Caffi Sio – Cardiff’s newest culture café, opened last week with a launch event on Wednesday, the 14th of June. While we had heard a lot of buzz about this new spot at the Bay, the Cardiff Times team took it upon ourselves to investigate what Sio is really like.
Any art fan in Cardiff is familiar with Craft in The Bay, the charming little exhibition and craft retail space. After browsing through the wonderful creations of Welsh artists, you can now step into a small space of light, bright yellow and good coffee. Caffi Sio, specialising in artisan brunch, lunch and coffee, is a two-floor café with a stylish modern minimalistic design. With three glass walls, and a thin skylight over the entire length of the space, dramatic shapes of light and shadow are cast throughout the interior. The café offers a spectacular almost postcard-like view over some of the most iconic buildings of the Bay. While currently there are only two outdoor tables available, Sio is working towards obtaining a license for tables aligned with the nearby fountain, where people seem to gravitate on a sunny summer day.
The first thing you need to know about Caffi Sio is that it’s owned by the Chapter Arts Centre. The aim of the café is to allow money to enter back into the not-so-profitable art scene, as all revenues are to help support Chapter Arts projects and exhibitions. The idea came from the already existing Caffi Bar Chapter, which is one of the main income providers of the art centre. Caffi Bar also inspired the name Sio – Welsh for whiz and buzz, this name represents the hope to recreate the same busyness and energy seen in Chapter’s existing café bar. Sio will also provide opportunities for local artists by displaying a wall of artwork (to be changed every few months), and hosting live music events. The first artist to be featured will be Laura Sorvala (http://www.auralab.co.uk/), whose work will be produced in the café during opening hours, allowing visitors to witness the progress of the work during its making. As an artist myself, I think this is an amazing idea, as itwill raise awareness of the amount of time, effort and hard work involved in producing quality pieces – something which far too many people believe comes easily and naturally to those lucky enough to be ‘talented’. The only criticism I have is that the café provides merely a single wall for artwork, which significantly limits the number of art pieces to be displayed. Dedicating only one wall to art pieces works fine for larger venues, such as Little Man Coffee Co, but here the available wall space is quite scarce. Perhaps in the future platforms for sculptures could be positioned on the ground floor, or boards for hanging artwork could be suspended from the ceiling by the second-floor glass walls.
Sio is advertised as “a new chapter”, and this is not merely a play on the art centre’s name. What differs from Caffi Bar Chapter, aside from the location, is the diverse artisan menu. Chapter’s first café may have won awards for its sensitivity towards different diet preferences, as one of PETA’s top five vegan-friendly cultural venues; however, the menu is fairly classic. There, you can find the traditional English breakfast, and a range of sandwiches and jacket potatoes, many of which with a veggie or gluten-free spin. I find this to be common among cafés and restaurants located in galleries, exhibition venues and bookshops – spaces filled with inspiring ideas often have less than inspired menus. Sio, on the other hand, is a lunch spot featuring exhibitions, rather than the opposite, and their menu would satisfy most foodies. During the launch event, we had the chance to sample some of the bite-sized treats on offer for conference hires of the venue. My favourite among them was the vegan carrot and quinoa fritter, which was light and packed with flavour. After looking through the menu, I am most excited to try the Aubergine Souvlaki – marinated aubergine skewers, served with edamame hummus, fresh salad and flatbread. Sio definitely continues the Chapter tradition of providing options for all diets. Each section of the menu (which are brunch, lunch, and quick lunch – for those with limited dining time) includes at least one vegan option, a few vegetarian ones and a range of gluten-free meals. What surprised me most were the cakes by the counter – any vegan knows that it’s a pain to find even a single vegan cake slice in Cardiff without paying a visit to Milgi. In Sio, though, half of the cakes available were, in fact, vegan, and looked good enough to tempt just about anyone.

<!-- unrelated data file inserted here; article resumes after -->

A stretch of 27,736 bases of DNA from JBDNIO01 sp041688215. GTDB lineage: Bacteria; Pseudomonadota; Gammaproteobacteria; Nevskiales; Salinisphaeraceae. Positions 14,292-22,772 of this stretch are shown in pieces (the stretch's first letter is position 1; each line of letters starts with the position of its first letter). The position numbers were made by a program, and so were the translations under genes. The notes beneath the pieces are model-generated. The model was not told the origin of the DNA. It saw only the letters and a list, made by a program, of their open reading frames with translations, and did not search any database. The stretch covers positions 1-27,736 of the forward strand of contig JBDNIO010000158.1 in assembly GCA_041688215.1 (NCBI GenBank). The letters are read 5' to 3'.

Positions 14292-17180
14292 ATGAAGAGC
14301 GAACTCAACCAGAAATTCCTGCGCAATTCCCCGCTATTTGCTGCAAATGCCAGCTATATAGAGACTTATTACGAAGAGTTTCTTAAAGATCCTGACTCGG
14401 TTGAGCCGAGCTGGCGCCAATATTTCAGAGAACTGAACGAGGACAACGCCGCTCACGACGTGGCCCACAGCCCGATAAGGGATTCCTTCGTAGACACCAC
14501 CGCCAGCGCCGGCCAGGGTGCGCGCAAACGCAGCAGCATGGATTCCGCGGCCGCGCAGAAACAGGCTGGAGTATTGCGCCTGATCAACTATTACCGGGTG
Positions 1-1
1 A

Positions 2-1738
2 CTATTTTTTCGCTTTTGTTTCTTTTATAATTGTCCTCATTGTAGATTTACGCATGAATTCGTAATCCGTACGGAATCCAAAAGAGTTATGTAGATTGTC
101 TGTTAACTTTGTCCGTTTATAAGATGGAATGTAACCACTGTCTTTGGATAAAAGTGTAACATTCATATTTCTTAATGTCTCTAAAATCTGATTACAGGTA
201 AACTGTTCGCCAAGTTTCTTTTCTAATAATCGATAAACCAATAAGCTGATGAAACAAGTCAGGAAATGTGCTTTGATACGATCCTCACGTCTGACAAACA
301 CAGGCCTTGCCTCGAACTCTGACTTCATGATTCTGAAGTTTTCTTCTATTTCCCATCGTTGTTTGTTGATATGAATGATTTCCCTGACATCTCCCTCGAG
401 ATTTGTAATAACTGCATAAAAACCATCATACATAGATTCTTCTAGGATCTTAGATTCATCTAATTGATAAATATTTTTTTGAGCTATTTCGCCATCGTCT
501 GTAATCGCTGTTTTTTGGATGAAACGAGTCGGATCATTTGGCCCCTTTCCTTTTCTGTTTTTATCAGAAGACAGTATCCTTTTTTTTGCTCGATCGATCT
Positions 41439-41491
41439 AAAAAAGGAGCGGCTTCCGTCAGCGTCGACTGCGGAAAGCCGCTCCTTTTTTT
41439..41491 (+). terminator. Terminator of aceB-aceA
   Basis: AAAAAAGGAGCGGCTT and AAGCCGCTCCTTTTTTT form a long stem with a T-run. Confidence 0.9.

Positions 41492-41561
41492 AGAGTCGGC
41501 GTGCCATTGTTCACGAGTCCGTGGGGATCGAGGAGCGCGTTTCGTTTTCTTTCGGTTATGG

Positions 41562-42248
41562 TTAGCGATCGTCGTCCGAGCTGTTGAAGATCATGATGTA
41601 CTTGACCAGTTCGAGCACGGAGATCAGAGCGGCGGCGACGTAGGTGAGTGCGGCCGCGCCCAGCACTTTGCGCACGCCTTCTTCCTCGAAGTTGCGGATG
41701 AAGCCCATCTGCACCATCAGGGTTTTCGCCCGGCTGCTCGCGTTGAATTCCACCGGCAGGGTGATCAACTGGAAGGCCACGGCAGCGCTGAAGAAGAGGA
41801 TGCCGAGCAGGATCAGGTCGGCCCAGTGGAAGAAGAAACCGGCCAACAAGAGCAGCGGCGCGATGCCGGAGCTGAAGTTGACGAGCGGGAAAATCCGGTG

If successful, Caffi Sio is also considering launching a pre-show menu, for those visiting the Welsh Millennium Centre. This would definitely be the perfect pre-show spot, with a great view towards the beautiful centre, and a variety of cultural experiences to set the mood for a night of theatre or music.
Caffi Sio may be precisely what Cardiff’s wide rangeof coffee shops has been missing. It combines just about all reasons to preference a coffee shop – good atmosphere and interior design, great view and location, live music, exhibitions and artisan meals. I have complete faith that it will soon become one of the go-to lunch spots at the Bay. A few small adjustments, such as more artwork space and additional outdoors seating, will easily position Sio as one of Cardiff’s best places for brunching out.
For more information on Caffi Sio, look out for a copy of the Cardiff Times July issue, where we’ve dedicated a double page spread to the new café.